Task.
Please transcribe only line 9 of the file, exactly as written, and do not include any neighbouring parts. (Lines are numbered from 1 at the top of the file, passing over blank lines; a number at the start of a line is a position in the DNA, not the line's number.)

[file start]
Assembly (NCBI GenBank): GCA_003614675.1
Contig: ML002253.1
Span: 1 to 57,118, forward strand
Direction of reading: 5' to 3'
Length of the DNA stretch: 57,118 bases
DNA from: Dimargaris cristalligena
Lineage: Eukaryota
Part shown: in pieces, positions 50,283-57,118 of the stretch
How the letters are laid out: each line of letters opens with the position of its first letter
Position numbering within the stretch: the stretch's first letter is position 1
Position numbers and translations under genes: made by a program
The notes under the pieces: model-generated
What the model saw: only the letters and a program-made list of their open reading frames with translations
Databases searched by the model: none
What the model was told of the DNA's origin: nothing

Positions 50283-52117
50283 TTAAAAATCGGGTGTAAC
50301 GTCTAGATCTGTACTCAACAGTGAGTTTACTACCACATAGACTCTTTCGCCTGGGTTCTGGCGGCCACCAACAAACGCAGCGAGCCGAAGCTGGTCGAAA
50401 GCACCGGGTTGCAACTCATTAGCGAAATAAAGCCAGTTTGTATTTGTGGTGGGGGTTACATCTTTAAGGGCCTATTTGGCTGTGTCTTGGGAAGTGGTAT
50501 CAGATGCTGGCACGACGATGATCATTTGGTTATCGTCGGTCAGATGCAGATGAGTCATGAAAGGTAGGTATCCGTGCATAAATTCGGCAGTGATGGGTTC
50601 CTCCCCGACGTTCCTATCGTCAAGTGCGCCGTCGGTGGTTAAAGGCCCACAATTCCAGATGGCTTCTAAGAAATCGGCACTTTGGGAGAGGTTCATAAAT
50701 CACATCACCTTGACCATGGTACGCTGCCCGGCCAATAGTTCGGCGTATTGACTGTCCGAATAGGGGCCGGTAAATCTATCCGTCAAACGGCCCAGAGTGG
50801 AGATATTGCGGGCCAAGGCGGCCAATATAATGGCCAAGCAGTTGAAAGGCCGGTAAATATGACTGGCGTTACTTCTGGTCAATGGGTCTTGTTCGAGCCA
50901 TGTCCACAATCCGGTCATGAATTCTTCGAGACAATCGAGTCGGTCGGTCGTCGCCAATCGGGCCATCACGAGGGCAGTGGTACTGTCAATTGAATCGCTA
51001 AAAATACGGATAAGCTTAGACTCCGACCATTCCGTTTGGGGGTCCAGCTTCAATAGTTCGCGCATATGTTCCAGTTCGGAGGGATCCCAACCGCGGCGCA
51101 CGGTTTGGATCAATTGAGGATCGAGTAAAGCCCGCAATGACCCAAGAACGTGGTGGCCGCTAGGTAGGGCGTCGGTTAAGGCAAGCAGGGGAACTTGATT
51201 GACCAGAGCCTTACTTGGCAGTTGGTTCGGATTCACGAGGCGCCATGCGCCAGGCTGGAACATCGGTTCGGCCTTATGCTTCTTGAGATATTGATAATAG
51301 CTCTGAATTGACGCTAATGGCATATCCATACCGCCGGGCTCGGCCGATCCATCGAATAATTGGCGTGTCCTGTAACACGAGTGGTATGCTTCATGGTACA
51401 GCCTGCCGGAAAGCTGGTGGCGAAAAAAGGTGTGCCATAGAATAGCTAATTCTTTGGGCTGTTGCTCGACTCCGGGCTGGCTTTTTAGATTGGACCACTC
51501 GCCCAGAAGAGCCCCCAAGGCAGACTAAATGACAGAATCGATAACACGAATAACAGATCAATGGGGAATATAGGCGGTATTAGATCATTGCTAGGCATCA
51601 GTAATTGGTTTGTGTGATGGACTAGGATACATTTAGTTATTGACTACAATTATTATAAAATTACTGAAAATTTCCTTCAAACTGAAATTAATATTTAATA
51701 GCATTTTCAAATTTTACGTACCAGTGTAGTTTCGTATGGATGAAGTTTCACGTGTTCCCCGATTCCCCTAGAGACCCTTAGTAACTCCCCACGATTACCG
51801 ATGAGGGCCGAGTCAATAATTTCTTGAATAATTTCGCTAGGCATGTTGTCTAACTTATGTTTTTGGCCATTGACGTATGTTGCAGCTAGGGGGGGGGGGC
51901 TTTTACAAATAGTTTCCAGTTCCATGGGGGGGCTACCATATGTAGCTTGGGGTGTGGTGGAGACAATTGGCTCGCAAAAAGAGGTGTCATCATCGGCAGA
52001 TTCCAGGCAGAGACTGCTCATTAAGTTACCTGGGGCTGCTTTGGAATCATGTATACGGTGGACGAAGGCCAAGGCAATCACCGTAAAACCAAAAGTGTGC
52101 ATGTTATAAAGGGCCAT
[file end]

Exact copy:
How the letters are laid out: each line of letters opens with the position of its first letter